MONTGOMERY, Ala. (WSFA) - On Sunday, leaders dedicated a statue honoring Rosa Parks and Civil Rights foot soldiers in downtown Montgomery.
The dedication marks the 64th anniversary of Parks’ arrest for refusing to give up her seat on a city bus. The life-size, bronze statue depicts the seamstress, and four historic markers honor the plaintiffs in the landmark Browder v. Gayle case, a lawsuit challenging Montgomery’s and Alabama’s bus segregation laws.
“To stand here today as Montgomery’s mayor where Mrs. Rosa Parks stood defiant against systemic injustice infecting our community and our country speaks to the magnitude of this moment and the progress achieved in our city,” Mayor Steven Reed said. “This progress, coupled with the dawn of a new era of reconciliation and revitalization, underscores Montgomery’s status as the Birthplace of Civil Rights and a light unto the world.”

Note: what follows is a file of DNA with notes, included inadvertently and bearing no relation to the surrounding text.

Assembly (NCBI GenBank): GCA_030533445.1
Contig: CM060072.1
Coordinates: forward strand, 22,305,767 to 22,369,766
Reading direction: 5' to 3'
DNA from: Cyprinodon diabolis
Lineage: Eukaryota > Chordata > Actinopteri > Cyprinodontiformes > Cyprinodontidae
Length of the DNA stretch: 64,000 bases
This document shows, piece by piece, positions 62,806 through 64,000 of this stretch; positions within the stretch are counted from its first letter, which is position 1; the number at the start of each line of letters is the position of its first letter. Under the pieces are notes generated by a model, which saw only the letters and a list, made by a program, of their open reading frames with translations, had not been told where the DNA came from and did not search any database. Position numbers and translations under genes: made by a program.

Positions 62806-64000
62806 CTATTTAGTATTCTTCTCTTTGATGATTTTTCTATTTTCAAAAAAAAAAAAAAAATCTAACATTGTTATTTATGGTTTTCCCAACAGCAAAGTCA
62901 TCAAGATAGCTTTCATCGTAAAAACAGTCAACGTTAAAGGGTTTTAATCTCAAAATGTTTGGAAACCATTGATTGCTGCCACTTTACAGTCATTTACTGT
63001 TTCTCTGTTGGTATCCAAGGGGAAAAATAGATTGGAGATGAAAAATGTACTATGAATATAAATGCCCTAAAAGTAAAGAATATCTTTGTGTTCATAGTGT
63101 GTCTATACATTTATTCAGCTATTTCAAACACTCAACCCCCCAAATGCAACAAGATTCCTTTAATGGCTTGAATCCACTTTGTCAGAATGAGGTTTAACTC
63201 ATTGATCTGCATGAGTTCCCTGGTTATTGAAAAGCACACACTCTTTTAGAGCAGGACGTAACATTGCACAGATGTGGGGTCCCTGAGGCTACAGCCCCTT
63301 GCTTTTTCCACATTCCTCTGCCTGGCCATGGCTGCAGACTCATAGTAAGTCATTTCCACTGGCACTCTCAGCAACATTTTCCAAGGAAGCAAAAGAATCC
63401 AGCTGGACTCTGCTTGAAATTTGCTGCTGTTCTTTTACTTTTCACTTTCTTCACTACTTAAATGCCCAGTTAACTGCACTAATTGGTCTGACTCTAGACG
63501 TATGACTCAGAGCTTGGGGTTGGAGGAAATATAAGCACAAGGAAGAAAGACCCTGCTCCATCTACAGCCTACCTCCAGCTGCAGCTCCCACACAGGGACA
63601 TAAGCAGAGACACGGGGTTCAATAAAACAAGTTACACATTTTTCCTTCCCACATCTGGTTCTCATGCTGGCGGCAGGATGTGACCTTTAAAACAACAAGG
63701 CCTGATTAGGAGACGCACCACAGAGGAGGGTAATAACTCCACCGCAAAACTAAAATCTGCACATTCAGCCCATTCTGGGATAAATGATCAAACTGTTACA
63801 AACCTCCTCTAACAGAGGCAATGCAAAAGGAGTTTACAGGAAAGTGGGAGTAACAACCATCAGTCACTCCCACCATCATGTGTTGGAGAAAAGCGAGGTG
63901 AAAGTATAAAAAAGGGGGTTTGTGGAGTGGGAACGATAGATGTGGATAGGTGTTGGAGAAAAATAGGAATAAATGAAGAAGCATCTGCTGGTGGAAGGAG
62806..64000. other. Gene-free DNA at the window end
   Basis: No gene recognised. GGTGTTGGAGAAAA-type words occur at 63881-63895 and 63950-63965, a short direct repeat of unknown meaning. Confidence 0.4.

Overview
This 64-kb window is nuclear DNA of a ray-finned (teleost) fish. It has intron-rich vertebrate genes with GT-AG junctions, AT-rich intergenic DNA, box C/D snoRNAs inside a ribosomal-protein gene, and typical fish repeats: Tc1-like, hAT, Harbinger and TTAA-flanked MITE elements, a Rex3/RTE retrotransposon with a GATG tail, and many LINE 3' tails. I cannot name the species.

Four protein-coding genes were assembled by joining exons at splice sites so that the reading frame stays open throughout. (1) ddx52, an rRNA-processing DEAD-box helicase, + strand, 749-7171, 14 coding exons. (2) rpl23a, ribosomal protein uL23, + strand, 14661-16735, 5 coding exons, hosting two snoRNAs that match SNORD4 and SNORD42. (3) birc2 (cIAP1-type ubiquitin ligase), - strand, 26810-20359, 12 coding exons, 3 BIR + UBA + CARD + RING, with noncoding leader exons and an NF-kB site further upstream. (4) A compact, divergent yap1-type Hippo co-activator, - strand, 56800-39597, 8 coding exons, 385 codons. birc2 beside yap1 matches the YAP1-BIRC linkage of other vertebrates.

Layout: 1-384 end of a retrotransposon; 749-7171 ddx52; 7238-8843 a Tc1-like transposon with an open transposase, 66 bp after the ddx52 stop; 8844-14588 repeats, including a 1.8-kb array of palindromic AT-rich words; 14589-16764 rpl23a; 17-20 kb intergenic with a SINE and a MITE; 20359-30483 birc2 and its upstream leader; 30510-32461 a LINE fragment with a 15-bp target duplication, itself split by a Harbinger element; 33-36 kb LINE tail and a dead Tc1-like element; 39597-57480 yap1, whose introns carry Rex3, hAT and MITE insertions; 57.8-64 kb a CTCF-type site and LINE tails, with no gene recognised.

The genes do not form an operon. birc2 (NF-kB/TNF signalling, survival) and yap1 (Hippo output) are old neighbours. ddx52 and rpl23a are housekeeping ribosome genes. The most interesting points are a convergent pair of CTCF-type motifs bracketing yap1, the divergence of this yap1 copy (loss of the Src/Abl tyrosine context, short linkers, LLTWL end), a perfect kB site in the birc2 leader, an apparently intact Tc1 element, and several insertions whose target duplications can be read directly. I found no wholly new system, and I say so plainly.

The statue stands near Montgomery Plaza, feet from where Parks’ boarded the city bus on Nov. 26, 1955. The City of Montgomery, the Montgomery County Commission and the State of Alabama Department of Tourism funded the project and commissioned Montgomery County artist Clydetta Fulmer to complete the work in conjunction with city and state bicentennial commemorations.
“This statue has been a long time coming and Mrs. Rosa Parks is more than deserving as she represents all of the many foot soldiers who sacrificed their lives and families to make a change. She is standing where she belongs at the heart of Montgomery where the historical Civil Rights Movement all started,” said Montgomery County Commission Chairman Elton Dean. “This is a great day for Montgomery County. The seeds she planted are ever continuing to be harvested. Because of Mrs. Parks courageous stance, I am able to hold the position I do as Chairman of the Montgomery County Commission. She paved the way for us, both minorities and women, we stand on her shoulders and we are forever grateful.”
According to the city, Fulmer studied photographs and shoes from the Alabama Shakespeare Festival as part of her research for the statue. Fulmer also spoke to Allena Curry Norman, a close friend of Parks’ and the hairdresser for Civil Rights activists like Coretta Scott King and Juanita Abernathy.
Gov. Kay Ivey was also at the dedication and unveiled the statue with Mayor Reed.